You are right about one thing: voters WILL ask if they have been shown a party which fights for their interests, knows what it is, and knows the people it seeks to represent. For many of us who previously supported the LD’s, the answers to all of those questions in the case of the LD’s is “Hell No!”.

    Many of us do not believe that the structural deficit needed to be reduced so fast, or by making the cuts proposed. Many of us WILL be directly affected by proposed job cuts, or will live in fear that it might happen.

    In the meantime many of us are in despair that a party we actually believed was different, which stood for something progressive and radical is effectively being “pimped” by the Tories. You are being used as a lightning rod to cover the introduction of many Tory policies you don’t actually believe in, and seem to be sleep walking towards disaster with a blithe hope that people have short memories and will have forgotten what you have allowed to happen by 2015.

    What you should actually be worrying about is how many people like me, who always voted LD, will continue to do so. Absent a radical change in your direction, the answer is likely to be that huge numbers will not.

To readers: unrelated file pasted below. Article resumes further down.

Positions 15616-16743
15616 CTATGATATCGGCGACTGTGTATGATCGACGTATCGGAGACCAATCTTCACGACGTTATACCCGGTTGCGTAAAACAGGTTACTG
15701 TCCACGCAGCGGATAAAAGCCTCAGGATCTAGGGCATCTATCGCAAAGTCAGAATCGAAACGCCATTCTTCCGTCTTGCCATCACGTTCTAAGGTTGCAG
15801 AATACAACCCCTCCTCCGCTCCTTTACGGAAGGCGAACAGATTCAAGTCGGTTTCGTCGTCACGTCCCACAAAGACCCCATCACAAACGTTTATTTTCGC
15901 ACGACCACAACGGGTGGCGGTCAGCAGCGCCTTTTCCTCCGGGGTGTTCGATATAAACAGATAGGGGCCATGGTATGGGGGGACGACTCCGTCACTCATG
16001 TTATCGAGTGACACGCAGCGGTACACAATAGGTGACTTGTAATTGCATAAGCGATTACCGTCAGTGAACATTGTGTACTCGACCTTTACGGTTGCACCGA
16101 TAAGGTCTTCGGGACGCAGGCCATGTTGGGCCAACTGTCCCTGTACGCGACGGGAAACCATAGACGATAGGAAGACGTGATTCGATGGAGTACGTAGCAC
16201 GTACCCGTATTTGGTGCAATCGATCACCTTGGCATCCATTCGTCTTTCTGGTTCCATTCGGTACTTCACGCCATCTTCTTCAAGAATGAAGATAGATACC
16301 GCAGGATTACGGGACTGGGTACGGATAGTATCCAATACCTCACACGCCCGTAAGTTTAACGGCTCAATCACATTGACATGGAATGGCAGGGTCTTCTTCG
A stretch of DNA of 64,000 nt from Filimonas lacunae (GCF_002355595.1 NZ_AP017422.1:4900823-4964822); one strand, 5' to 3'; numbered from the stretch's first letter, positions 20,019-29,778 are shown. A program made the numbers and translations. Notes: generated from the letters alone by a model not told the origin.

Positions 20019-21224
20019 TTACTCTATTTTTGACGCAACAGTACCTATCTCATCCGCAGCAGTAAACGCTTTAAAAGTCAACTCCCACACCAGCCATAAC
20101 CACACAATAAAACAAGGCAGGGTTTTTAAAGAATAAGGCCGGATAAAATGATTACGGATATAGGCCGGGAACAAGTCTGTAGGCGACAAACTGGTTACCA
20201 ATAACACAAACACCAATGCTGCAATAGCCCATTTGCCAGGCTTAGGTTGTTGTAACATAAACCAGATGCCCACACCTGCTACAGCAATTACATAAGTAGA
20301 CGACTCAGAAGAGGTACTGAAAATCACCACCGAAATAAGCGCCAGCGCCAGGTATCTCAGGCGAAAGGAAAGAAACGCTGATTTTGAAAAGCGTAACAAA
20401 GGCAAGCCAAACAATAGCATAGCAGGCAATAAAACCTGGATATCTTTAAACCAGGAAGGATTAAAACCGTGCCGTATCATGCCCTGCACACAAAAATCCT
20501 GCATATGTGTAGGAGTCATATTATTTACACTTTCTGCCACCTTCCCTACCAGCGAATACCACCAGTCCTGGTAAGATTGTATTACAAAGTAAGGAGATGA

• What may seem like a small percentage change in GDP, is in fact no small change. 0.1% of GDP is £1.5bn.

  • The coalition is trying to cut the budget deficit of £150 billion by spending cuts in funding for universities, local authorities, housing benefit and raising VAT from 17.5% to 20%. And yet the biggest single and most effective policy they could pursue is to get the tax-avoiders to pay their taxes – as agreed by parliament.

    An estimated £42 billion is dodged every year. Not only would it help the budget deficit, it would also help the economy, since the majority of this money goes offshore.

    They’ve said if they spend £0.9 billion on tax evasion/avoidance, it will produce £7 billion. That’s a fantastic return for a modest investment.

    But what about the rest?

  • David Allen 20th Dec '10 - 3:44pm

    “It’s the economy, stupid”.